In the prototype that Madeline built at her home on a small shed, the system captured 25 times the amount of rainfall that otherwise would have gone to waste.

The water is collected efficiently due to the use of an existing surface area," she explains. "This means that any water that falls onto a roof would follow gravity into the gutter, to the downspout, and descend through the downspout and into the receptacle."

The retained water can then be transferred in many ways, depending on the surroundings and accessible materials. Some ideas include creating additional tubing or using plastic bottles to act as a hose. If there is a hose accessible, it can also be used to siphon or transfer water.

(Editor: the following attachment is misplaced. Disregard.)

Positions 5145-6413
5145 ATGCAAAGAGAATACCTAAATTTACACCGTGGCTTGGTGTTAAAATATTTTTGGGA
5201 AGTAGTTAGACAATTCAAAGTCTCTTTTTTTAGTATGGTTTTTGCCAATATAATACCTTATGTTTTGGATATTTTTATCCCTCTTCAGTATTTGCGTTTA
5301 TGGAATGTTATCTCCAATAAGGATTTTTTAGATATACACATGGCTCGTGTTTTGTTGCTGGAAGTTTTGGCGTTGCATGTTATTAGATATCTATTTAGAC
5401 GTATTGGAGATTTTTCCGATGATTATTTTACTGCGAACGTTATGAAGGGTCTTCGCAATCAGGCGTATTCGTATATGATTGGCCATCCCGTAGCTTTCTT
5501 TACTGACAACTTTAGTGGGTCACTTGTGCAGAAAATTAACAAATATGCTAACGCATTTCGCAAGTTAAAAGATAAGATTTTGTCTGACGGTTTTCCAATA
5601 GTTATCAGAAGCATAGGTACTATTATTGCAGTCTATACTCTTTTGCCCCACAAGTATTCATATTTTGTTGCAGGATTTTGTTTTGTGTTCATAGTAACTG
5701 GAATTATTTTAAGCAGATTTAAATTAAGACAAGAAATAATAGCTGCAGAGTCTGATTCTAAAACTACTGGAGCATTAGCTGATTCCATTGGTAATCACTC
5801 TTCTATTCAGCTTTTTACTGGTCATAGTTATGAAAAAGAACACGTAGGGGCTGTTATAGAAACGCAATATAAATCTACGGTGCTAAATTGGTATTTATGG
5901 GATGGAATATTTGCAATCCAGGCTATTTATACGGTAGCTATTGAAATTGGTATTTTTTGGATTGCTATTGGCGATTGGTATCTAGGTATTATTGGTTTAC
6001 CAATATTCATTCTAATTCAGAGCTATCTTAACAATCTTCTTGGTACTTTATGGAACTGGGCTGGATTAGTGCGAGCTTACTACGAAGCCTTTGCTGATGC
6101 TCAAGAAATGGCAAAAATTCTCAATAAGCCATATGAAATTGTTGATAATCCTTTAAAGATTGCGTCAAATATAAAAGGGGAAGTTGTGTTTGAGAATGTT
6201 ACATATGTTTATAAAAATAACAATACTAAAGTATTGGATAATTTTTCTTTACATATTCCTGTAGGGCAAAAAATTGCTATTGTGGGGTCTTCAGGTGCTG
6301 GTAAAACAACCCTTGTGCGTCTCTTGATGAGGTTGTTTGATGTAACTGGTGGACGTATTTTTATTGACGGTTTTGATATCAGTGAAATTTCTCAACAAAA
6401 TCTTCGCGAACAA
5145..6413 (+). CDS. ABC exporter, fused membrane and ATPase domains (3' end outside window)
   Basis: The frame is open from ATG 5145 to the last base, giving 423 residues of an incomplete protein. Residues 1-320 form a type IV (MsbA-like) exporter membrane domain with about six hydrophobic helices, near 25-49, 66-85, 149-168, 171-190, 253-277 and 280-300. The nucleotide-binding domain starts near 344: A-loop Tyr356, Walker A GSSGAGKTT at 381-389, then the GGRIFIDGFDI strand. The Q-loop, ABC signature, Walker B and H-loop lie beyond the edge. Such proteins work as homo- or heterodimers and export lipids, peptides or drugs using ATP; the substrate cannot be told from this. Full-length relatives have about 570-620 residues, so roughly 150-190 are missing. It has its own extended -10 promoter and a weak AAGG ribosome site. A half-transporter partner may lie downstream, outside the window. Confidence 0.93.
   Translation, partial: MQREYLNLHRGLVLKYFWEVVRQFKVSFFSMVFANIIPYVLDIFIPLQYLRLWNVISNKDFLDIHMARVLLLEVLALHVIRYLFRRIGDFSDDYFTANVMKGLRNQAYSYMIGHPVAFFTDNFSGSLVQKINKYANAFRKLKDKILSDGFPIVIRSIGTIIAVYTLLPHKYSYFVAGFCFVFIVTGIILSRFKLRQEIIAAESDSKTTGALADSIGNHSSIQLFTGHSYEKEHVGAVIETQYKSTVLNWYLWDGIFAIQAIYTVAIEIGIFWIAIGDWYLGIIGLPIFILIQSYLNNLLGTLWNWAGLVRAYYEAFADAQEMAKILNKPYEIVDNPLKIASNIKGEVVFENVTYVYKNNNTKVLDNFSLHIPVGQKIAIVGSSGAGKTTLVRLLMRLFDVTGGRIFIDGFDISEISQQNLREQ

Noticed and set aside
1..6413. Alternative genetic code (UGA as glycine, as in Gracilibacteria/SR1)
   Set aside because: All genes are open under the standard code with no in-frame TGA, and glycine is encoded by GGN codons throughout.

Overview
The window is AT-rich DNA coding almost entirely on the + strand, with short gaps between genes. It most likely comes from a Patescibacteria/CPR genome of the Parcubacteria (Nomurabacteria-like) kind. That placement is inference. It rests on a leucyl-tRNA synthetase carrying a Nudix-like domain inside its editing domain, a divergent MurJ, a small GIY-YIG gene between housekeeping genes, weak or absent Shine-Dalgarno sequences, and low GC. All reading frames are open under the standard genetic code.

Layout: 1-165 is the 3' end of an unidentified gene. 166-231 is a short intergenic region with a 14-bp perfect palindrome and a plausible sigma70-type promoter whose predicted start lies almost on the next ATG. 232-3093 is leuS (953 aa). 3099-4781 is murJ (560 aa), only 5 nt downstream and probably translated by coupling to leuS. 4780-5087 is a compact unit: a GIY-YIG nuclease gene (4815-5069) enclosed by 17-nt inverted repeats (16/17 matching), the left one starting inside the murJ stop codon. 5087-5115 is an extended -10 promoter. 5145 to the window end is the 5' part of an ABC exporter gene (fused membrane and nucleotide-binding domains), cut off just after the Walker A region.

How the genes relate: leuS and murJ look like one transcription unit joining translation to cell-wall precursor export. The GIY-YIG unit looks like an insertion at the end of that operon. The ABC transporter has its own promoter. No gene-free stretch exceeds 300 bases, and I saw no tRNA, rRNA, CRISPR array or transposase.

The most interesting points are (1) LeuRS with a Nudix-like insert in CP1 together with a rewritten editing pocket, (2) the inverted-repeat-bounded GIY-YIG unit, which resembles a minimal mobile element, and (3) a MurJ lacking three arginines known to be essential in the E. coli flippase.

While extra hands are always a plus, creating the system can be done alone. Madeline also developed a step-by-step guide detailing materials and methods to help those ready to give it a try.

 

On top of water conservation, Madeline's invention certainly offers a unique way to reimagine the plastic water bottle as a way to continuously transport water, especially for communities where water is scarce.

Madeline recently attended high school for several months in Argentina, where she learned even more about the importance of water conservation. Over the summer she also enrolled in an environmental engineering course through Brown University's summer program, which provided mentorship and inspired discussions around water conservation to help further inform the creation of the Harvest Every Drop system.

"The water that is harvested can be used however it is needed...whether that is for irrigation and landscape, or, after boiling or other proper filtration, for cleaning or drinking," adds Madeline. "Not only could this water be used for humans and plants, but also livestock and other animals."